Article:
W3C home > Mailing lists > Public > http-caching-historical@w3.org > March 1996

Another Cache-control: proposal

From: Jeffrey Mogul <mogul@pa.dec.com>
Date: Wed, 13 Mar 96 17:31:21 PST
Message-Id: <9603140131.AA18357@acetes.pa.dec.com>
To: http-caching@pa.dec.com
So far, we've included Cache-control: directives to allow servers
and clients to control transparency and security (privacy/authentication)

A lot of the "cache-busting" done by existing servers is for the
purpose not of maintaing transparency or security properties, but
simply to collect demographic information.  Someone also pointed
out that this is done to provide different advertising images to
appear on the same page (i.e., each retrieval of the page sees
a different ad).

During the discussions at last week's HTTP-WG meeting, it occured
to me that we could also use Cache-control: to allow servers to
limit the number of times a cache entry is used, which would provide
the origin server semi-accurate demographic information without
destroying the usefulness of caches.  That is, by bounding the
number of uses, the server bounds the inaccuracy of its demographic
information.  It can also bound the number of times the same ad
is shown because of caching.

Specifically, I'd propose using:
	Cache-control: max-uses=NNNN
on responses, where NNNN is a positive integer.

Suppose the origin server sends
	Cache-control: max-uses=10
on a response.  The cache receiving that response could provide
it to the current requestor, plus 9 more times (subject to the
other caching constraints, such as Expires:), if the responses
it generates included
	Cache-control: max-uses=1
Or, the cache could return
	Cache-control: max-uses=5
in its responses, to allow another cache to make multiple uses,
but then it would only be able to do this twice.  (The heuristics
a cache uses to sub-allocate its max-uses value are beyond the
scope of the HTTP spec.)

If a cache uses up its max-uses count, then it has to do a
conditional GET to "recharge" its count from the server.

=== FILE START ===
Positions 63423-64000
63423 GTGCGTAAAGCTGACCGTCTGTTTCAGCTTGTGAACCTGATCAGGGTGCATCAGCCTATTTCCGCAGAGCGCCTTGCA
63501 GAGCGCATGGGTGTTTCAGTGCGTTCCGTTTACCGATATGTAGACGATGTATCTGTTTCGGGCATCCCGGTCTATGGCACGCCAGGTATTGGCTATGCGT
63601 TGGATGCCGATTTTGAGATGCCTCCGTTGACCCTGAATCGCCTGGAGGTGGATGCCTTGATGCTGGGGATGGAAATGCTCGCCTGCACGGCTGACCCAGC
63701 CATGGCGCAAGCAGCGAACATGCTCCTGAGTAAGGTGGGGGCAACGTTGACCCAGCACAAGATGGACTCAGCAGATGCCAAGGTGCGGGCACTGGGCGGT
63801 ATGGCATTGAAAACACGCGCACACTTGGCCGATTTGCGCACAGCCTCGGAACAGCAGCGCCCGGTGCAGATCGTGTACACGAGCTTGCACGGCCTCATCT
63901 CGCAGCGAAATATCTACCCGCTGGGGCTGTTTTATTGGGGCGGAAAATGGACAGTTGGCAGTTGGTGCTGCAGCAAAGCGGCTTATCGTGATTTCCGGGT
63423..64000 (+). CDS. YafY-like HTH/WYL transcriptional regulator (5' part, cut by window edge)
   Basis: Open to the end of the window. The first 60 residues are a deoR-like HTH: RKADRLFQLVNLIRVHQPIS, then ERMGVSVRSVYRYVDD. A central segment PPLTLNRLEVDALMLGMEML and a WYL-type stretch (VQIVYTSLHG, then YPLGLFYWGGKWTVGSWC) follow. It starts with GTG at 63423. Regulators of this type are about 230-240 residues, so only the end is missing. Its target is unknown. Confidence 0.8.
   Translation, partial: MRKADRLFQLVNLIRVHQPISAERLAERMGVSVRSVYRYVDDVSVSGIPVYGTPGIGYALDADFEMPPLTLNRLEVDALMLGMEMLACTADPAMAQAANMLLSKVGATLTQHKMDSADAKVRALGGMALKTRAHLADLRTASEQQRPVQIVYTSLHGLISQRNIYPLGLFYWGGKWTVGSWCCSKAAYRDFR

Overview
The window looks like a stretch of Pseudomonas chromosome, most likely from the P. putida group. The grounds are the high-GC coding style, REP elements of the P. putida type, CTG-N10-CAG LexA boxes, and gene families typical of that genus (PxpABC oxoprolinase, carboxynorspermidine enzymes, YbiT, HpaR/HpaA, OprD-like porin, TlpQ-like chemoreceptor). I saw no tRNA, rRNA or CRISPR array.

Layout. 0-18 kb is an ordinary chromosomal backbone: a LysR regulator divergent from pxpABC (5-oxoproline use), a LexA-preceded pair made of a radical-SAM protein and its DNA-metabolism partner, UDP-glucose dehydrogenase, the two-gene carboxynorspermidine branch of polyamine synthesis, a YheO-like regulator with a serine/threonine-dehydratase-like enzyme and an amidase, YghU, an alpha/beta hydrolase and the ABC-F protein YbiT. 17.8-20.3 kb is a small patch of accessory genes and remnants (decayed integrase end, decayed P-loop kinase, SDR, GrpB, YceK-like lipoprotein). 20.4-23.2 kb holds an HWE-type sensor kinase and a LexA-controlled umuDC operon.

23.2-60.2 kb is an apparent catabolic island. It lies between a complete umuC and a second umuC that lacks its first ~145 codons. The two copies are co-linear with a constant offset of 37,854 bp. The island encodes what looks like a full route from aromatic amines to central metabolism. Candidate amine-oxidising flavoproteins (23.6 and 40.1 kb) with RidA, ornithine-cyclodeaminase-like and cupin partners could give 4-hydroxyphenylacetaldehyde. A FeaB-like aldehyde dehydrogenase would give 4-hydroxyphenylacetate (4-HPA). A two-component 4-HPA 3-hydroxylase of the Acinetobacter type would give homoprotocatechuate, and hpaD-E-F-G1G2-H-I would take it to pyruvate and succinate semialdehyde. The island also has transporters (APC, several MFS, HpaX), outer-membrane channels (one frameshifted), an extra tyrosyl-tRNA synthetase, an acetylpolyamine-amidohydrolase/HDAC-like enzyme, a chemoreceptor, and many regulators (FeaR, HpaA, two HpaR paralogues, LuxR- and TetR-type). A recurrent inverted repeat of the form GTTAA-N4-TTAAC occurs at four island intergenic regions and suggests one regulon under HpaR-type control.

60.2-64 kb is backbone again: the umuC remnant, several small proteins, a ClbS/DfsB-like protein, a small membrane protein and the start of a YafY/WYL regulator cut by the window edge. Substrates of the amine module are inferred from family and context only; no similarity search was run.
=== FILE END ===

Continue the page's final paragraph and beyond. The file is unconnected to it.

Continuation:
I'd also propose a complementary
	Cache-control: use-count=NNNN
on requests.  This would tell the origin server (or an inbound
cache) how many times the cache had used the cached entry specified
by a conditional GET.

In the case of multiple caches along a path, the inbound cache
does the obvious summation when it receives a use-count value from
another cache.

Of course, if a cache never has to do a conditional GET before
it removes an entry from its cache, the server would not find out
about the uses since the last cache-to-server request.  The
max-uses directive at least provides a bound on how badly hits
are undercounted.

Perhaps we could define a "cooperative cache" as one that does a
HEAD on the resource (along with a "Cache-control: use-count"
header) when it removes it from the cache, just to let the
origin server know.

So how does an origin server know that the cache is willing to
obey max-uses?  Suppose that if the cache adds
	Cache-control: use-count=0
to its initial (non-conditional) GET, we interpret this to mean
"I am willing to obey max-uses".  A server receiving this could
expect (but not in a legally binding sense!) that the cache
would comply.  (Alas, this does not quite work if there is
an HTTP/1.0 cache between the HTTP/1.1 cache and the origin
server, but perhaps the Forwarded: header solves this.)

There is no requirement that an origin server send the same
max-uses value to all caches.  For example, it might make sense
to send "max-uses=2" the first time one hears from a cache,
and then double the value (up to some maximum limit) each time
one gets a "use-count" from that cache.  The idea is that
the faster a cache is using up its max-use quota, the more
likely it will be to report a use-count value before removing
the cache entry.  Also, high and frequent use-counts imply
a corresponding high efficiency benefit from allowing caching.
Again, the details of this heuristic would be outside the
scope of the HTTP spec.


Received on Thursday, 14 March 1996 01:59:43 UTC

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